Quality of Life - the Primary Component in Senior Health Care

Sign Up

August 30th, 2012

I Was Always Taught You Control The Pain, Not The Drug

Armon B. Neel, Jr., Pharm.D, CGP, FASCP

I was having lunch with a friend the other day, and he was upset because his wife had just had surgery on both feet with bones broken, pins inserted, and many stitches. She’d come home with a prescription for five days of pain medicine and orders to see the doctor again in 14 days. Why, he asked me, would you perform such extensive procedures where pain was assured and prescribe only five days of pain medicine and 14 days of antibiotics and not see the patient again for 14 days? What would she do for pain relief the other nine days?

I see this all the time, and I understand how the doctor might fear being reprimanded for the inappropriate prescribing of controlled substances. But here’s what I don’t understand: What is inappropriate in treating the pain from the beginning to the end of a patient’s bona fide health problem — especially a problem that results from work you’ve performed on a patient. Why wouldn’t the doctor know that the trauma inflicted on this patient would last long past five days? Why wouldn’t the doctor prescribe at least enough pain medication — and the appropriate pain medicine to stop the pain — to last until the patient’s next visit?

I recognize the stress for the doctor, and the current national problem with the abuse of prescription pain medicines, but as I see it, a patient with real pain has come to you for help. And the patient could care less about anything but getting relief.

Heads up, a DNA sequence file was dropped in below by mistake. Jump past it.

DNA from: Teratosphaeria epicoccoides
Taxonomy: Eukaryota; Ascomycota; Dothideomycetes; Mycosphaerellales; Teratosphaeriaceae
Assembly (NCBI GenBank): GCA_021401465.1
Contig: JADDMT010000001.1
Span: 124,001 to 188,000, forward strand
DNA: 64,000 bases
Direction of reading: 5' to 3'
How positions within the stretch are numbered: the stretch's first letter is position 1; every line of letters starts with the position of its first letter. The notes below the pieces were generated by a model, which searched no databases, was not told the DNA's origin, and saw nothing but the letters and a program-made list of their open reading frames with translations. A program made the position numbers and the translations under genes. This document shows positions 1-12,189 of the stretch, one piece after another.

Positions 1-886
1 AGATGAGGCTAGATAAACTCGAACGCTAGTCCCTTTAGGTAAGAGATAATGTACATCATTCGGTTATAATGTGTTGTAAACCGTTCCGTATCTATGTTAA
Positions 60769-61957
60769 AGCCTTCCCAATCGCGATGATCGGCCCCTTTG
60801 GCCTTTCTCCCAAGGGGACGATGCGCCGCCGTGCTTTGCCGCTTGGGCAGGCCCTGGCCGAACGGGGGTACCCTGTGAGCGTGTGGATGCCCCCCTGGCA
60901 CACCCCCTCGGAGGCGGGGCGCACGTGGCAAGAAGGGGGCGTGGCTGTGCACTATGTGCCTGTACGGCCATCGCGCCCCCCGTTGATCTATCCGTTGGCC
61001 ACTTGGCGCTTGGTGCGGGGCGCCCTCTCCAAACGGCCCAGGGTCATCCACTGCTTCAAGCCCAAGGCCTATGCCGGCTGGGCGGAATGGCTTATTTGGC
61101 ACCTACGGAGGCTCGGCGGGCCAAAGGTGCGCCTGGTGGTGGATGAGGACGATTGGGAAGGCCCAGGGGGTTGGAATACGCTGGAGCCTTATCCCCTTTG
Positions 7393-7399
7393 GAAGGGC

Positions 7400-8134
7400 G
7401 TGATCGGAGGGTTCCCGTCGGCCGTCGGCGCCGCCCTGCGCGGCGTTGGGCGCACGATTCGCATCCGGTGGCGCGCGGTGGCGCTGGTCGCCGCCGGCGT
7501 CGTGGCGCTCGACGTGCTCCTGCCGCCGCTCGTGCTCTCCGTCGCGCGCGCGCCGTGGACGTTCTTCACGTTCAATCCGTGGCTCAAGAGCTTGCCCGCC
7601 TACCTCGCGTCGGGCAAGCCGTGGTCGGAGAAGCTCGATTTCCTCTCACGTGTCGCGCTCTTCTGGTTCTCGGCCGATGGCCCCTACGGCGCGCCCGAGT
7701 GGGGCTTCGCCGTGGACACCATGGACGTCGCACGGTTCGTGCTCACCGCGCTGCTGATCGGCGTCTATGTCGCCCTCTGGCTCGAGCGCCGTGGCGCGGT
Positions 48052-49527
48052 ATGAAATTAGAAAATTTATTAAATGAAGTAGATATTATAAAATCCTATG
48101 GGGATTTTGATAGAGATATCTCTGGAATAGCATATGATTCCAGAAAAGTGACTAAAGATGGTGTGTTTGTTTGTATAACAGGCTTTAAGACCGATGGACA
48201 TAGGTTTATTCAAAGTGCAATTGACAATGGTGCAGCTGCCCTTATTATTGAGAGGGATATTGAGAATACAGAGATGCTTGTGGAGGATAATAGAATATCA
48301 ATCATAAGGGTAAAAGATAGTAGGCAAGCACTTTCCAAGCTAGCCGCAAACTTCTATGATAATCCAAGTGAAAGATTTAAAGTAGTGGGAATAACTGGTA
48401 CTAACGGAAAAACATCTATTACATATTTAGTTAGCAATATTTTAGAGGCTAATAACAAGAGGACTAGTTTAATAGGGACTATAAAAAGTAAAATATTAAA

Too often the physician refers the patient to a pain clinic merely to shift the potential liability to someone else. While I realize some of these pain clinics may be helpful, I can tell from patients who finally come to see me that some are just prescription-pain-medicine mills. Many patients tell me that they have to go back every month and pay $75 to $150 for an office visit just to be ushered into a treatment room where they receive a prescription for another month’s supply of their pain medicine. There are no questions about their condition, problems, or progress — just a statement that “we’ll see you again in 30 days.”

Now pardon my grammar, but that ain’t medicine.

Let me tell you a little story. A little over a year ago, a patient came to see me who was taking 30mg of Oxycontin (oxycodone), a highly controlled opiate pain medicine) four times a day. He was 84 years old, and he’d come to me because he was afraid that he was dying. After about a two-hour interview, I discovered that about 10 years ago he’d been prescribed esomeprazole (Nexium), a proton pump inhibitor, at 80mg per day — that’s twice the recommended dose — for severe gastric reflux problems. The Nexium didn’t help much. The physician then proceeded to put him on a number of medications to treat the health conditions caused by the outrageously excessive dose of Nexium: naprosyn (Naproxen) for arthritis; then diarrhea medicine; then medicine for ulcerative colitis; then anemia medication; and, finally, the Oxycontin for severe pain.